your sanctuary for re-membering.
"you didn't make good choices, you had good choices." that's a line from my new favorite show; little fires everywhere.
aside from the fact that the series features some of my favorite actresses, reese witherspoon and kerry washington, i was hooked because it has the range of a juicy story that you find yourself itching to tell your friend about because the tea is piping hot. that's not my favorite thing about the show though. it's the layers within the story. the writers pose a question a dimensional question around the idea of motherhood and the early foundations that inform which kind of mothers women become. the stories of the characters are prefaced in this clandestine way that leaves little room for the tendency to jump to conclusions. the stories of the women in the show emphasize that things are never black and white. that maybe, life is not about good or bad decisions but rather about the choices we are given to begin with and how instrumental of a role they play in the decisions we arrive to in the end. there are foundations that are created from lack, from a place of making do with what we have, which some times is the bare minimum.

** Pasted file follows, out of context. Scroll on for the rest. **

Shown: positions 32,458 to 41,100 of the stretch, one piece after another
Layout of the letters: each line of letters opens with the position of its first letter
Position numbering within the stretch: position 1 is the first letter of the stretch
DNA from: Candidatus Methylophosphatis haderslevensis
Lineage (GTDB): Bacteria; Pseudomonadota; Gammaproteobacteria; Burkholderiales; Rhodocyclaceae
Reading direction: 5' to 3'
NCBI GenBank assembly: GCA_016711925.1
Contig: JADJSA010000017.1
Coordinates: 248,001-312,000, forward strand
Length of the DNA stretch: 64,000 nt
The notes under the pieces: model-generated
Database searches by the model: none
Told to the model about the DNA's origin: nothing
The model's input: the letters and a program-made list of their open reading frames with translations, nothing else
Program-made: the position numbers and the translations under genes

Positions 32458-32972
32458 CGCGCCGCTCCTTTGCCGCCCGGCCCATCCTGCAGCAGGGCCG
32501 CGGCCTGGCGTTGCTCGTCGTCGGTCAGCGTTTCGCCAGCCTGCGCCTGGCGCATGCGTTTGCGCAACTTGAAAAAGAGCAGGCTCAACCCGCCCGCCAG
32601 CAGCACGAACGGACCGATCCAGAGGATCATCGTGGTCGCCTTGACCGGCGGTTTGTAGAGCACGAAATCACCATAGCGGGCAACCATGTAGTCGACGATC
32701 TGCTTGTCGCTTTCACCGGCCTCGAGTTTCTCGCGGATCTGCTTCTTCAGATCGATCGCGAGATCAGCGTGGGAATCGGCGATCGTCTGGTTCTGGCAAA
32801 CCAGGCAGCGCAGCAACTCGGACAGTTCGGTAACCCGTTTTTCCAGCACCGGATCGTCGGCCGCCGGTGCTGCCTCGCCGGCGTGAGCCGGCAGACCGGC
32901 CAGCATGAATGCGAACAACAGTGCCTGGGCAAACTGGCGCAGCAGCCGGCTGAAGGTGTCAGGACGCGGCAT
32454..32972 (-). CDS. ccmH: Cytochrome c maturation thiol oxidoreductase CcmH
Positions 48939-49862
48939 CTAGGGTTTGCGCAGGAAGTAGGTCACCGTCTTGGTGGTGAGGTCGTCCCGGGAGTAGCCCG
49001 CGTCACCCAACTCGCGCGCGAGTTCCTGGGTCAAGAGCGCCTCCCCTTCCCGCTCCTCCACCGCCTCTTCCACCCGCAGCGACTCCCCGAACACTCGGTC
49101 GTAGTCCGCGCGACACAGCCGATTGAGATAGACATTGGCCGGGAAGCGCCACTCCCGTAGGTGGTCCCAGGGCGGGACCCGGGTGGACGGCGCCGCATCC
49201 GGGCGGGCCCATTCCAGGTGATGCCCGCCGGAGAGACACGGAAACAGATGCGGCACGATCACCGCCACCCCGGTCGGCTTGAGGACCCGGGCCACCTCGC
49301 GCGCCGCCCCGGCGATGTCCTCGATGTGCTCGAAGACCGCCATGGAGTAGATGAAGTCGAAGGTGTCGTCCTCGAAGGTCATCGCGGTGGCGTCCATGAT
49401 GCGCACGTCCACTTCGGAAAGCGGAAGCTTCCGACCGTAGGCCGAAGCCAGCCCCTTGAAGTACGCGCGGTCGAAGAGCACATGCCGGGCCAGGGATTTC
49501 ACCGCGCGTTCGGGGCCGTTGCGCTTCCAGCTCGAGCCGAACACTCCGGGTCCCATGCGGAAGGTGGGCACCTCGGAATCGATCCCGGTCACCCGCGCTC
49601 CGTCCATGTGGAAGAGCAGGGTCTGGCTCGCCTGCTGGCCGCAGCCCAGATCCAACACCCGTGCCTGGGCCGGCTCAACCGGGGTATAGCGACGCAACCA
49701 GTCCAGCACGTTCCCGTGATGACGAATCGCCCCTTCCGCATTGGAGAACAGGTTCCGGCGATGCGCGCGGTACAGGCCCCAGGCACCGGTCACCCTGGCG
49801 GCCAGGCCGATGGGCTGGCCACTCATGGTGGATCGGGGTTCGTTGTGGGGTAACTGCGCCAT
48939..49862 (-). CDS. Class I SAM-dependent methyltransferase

naturally, the show makes me reflect on the most influential person in my life, my mother and the choices she had at her disposal when she was creating a foundation for my sister and i. it's no coincidence that i talk about her a healthy amount in my writing— there's really no way around it— her story is the foundation for mine. after my dad died, life presented her with a conundrum. in order to give us the best chance at a life that presented better choices than she had, she had to choose which type of mother she needed to be— a very different reality from the one she wanted to be. yes, the choice was hers to make but when the options laid in front of you resemble the first and last pieces of a loaf of bread, you just have to pray that the spread is tasty enough to make you forget that what you ended up with are the least desired pieces of the bunch.
before i lived enough life to know that we all make the best with what we have and when given good options, we make better decisions, i had seasons where i judged her choices, even condemned her for them because as humans do, i compared my life to the people around me and blamed her for the inadequacies i felt about a myriad of things that make me cringe even years after i've made peace with them. what i didn't see then about people's circumstances was that the foundations that inform who they are, or rather, who they perform to be, are built on factors that were no where near the vicinity of my own. comparing the two is like comparing apples and oranges— it makes no sense.
visual by anton stankowski —